George Town to Mayaguana – The scariest voyage yet

We left George Town early in the morning of May 28th for a day sail to Conception Island.  Conception is uninhabited and protected as part of the Conception Island National Park and is absolutely beautiful.  We dropped anchor in the afternoon with only one other boat in the anchorage.  We went for a snorkel and walk on the beach before sunset.  There wasn’t a lot of coral where we snorkeled but we did see a number of schools of fish.  We only spent one night there before we headed out for the next leg.  We had a few options for our next stop but were really hoping to make it to Mayaguana. 

Beautiful white sand and blue water of Conception

Unfortunately, the winds and waves weren’t cooperating so after tacking back and forth a number of times we decided to overnight at San Salvador.  We anchored off Cockburn Town for the night.  There are numerous dive sites in the area.  We saw a couple of dive boats but we were the only boat in the anchorage for the night.  Unfortunately, for me the most memorable thing about our stop there was the flies that took up residence in our boat.  There were hundreds of them!  It took a few days and much slapping with fly swatters to get rid of them all.

Sailing off the anchor at San Salvador

The next afternoon, we again headed out for Mayaguana.  Since there wasn’t anything around to hit, we decided to practice sailing off the anchor and were able to carry it off without any issues.  The first part of this trip started off with some pretty good sailing and the next morning Russell caught a big wahoo which was definitely a highlight of the trip!!

Wahoo, that’s what’s for dinner

Throughout the day, the winds died and we were motor sailing with the main and stay sail and having to tack back and forth fighting a current to try to make any headway in the Mayaguana Passage.  Around 1 am Russell woke me up because the winds and seas had picked up and he had decided to take down the main sail.

I was at the helm and had slowed our forward speed while he went up on deck to take down the sail.  That’s when IT happened.  I heard a yell and he was gone.  He was overboard.  This has to be one of the top five concerns for any sailor, to either go over or to lose a person overboard especially in the dark and in eight to ten foot seas.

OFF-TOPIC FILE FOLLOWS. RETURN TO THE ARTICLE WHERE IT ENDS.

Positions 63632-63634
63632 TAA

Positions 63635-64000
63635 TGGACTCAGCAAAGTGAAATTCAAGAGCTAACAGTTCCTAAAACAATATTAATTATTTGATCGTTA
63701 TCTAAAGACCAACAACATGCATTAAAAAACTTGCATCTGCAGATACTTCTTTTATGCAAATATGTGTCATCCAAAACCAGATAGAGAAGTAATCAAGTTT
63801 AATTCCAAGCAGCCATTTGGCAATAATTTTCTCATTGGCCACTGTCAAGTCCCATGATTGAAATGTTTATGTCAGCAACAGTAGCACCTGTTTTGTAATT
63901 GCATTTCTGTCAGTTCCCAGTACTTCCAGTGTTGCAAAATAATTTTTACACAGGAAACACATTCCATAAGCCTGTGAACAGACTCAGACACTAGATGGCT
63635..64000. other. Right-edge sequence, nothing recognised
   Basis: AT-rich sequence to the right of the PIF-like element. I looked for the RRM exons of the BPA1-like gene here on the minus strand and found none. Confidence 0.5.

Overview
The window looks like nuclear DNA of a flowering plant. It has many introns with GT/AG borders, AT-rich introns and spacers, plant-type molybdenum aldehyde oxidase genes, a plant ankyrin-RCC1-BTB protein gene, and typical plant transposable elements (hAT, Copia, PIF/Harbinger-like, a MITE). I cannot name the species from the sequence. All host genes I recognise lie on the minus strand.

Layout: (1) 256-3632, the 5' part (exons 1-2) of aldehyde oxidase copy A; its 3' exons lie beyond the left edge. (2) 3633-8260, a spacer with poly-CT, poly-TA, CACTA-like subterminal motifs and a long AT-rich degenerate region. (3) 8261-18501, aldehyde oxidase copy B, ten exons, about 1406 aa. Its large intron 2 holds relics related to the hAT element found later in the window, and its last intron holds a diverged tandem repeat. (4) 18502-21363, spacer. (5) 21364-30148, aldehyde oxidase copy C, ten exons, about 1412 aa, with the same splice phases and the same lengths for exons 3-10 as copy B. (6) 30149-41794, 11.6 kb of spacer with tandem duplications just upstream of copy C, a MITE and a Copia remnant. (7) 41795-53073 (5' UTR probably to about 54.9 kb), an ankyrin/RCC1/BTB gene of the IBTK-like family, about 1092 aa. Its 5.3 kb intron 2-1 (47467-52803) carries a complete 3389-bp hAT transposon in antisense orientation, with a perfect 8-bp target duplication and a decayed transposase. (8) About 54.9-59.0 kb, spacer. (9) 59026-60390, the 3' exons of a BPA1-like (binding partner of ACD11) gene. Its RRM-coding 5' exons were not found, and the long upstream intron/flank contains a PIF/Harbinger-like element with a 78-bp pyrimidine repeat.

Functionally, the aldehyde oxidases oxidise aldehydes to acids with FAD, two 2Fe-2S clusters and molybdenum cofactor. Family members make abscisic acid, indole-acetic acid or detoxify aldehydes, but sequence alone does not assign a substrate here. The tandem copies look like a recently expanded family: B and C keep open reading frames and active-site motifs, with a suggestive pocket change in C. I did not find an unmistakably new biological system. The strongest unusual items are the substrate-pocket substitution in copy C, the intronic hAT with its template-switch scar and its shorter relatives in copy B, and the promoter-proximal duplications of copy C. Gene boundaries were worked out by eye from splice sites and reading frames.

Thankfully, because he was clipped in, he was able to get back onto the boat without injury. 

This was such a big event we wrote about it from each of our perspectives – see “Overboard” below.

After this, we were finally able to motor through the pass, around Devils Point and enter through the reefs to Mayaguana.  We dropped anchor in the protected bay at Abrahams Settlement grateful to be alive, well and together.

Behind the protection of the reef at Mayaguana

Overboard

11:00 PM (5/31/19) My watch was to begin at midnight, but Janice awoke me early as we were approaching the Plana Cays and needed to tack to starboard. I wanted to be on watch for this maneuver and to pilot us through the pass knowing that the wind, waves, and current would be against us and it would be a rough ride. We tacked the boat to starboard and headed on a northeast course which would carry us back out to sea but also give the boat a better angle through the pass. Soon Janice was fast asleep on the aft deck on the bean bag, I didn’t awake her and went on deck and raised the “baby sail” (Staysail) to get a bit more boat speed from the wind. The ride was a bit more comfortable on this heading which put  the wind and seas a bit behind us and about six miles out I tacked back toward the Mayaguana Passage, but as I got closer to the pass the wind picked up beyond 20 kts with very rough sea conditions. The winds and current were pushing us onto the rock shoals east of the island, so I again decide to tack back out to sea to gain even more distance and angle for this now quite challenging pass.

1:00 AM (6/1/19) I decided to pull down the main sail and only leave up the Staysail feeling that the main may be contributing to slowing our speed through the pass and I felt that the Staysail is better at clawing its way to windward. This time I woke Janice up for the sail change, she took the helm and we slowed the boat speed down a bit, and I set the autopilot to hold the boat at an angle slightly off the wind. I felt this would let the sail down and allow me to bundle it up and tie it to the boom. I remember Janice asking me if I needed a light as this was one of the darkest nights that I had seen. No moon and cloudy skies made the sea and sky seem together as one. I told her no light, my eyes had adjusted to the dark and I didn’t want the glare.

I clipped the lanyard to my harness and clipped the other end to one of the jacklines that we have run along the sides of the forward deck. This flat webbing safety line is designed to keep you tied to the boat only, not to prevent a “Man Overboard” situation.

I went up front, climbed up onto the deck box as I have done many times before, however this time it was really rough. I untied the halyard from the cleat and started pulling down on the sail, it wasn’t coming so I used my right hand to pull up on one end of the line and my left hand to pull down the sail. The sail was now slowly coming down, but the wind was whipping the now loose sail in all directions with a deafening loud popping and rustling sound and the boat was bashing into the waves with water now rushing over the foredeck.

Then it happened! The boat went up, I went up higher, the boat jumped sideways, and I was in the water, no longer on the boat. The water was a shock, it happened in an instant, I screamed something like “Help, Shit, Janice” all in one word. I knew that I had to get her attention over all the noise of the wind, loose popping sails, waves, and the engine.